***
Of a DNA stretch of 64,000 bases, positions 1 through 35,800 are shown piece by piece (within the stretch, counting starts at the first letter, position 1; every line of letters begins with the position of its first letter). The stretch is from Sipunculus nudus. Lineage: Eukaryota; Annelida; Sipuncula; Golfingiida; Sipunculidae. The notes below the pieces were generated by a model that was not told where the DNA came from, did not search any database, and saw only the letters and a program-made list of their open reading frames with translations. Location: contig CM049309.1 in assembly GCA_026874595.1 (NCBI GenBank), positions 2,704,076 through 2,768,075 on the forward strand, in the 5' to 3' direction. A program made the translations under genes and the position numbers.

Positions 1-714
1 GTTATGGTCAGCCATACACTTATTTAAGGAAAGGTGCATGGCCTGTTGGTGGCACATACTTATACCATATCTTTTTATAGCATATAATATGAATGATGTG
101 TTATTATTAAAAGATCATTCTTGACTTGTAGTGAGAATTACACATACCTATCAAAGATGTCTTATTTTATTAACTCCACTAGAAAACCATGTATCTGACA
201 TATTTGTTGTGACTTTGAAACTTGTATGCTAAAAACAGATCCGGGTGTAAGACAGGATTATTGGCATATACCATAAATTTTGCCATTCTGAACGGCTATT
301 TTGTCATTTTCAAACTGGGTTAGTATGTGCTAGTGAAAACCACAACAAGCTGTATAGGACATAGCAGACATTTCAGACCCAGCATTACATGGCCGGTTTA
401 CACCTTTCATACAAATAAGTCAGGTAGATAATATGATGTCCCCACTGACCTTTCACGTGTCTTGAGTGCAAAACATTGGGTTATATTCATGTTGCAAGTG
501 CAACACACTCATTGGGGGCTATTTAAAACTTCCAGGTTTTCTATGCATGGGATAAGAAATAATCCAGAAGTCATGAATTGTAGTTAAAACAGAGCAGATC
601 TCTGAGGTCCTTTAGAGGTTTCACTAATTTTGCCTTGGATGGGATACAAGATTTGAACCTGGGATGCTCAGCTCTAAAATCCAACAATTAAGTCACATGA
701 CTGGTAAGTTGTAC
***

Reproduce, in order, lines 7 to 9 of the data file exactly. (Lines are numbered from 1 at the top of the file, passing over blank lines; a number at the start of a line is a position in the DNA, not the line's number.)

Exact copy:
401 CACCTTTCATACAAATAAGTCAGGTAGATAATATGATGTCCCCACTGACCTTTCACGTGTCTTGAGTGCAAAACATTGGGTTATATTCATGTTGCAAGTG
501 CAACACACTCATTGGGGGCTATTTAAAACTTCCAGGTTTTCTATGCATGGGATAAGAAATAATCCAGAAGTCATGAATTGTAGTTAAAACAGAGCAGATC
601 TCTGAGGTCCTTTAGAGGTTTCACTAATTTTGCCTTGGATGGGATACAAGATTTGAACCTGGGATGCTCAGCTCTAAAATCCAACAATTAAGTCACATGA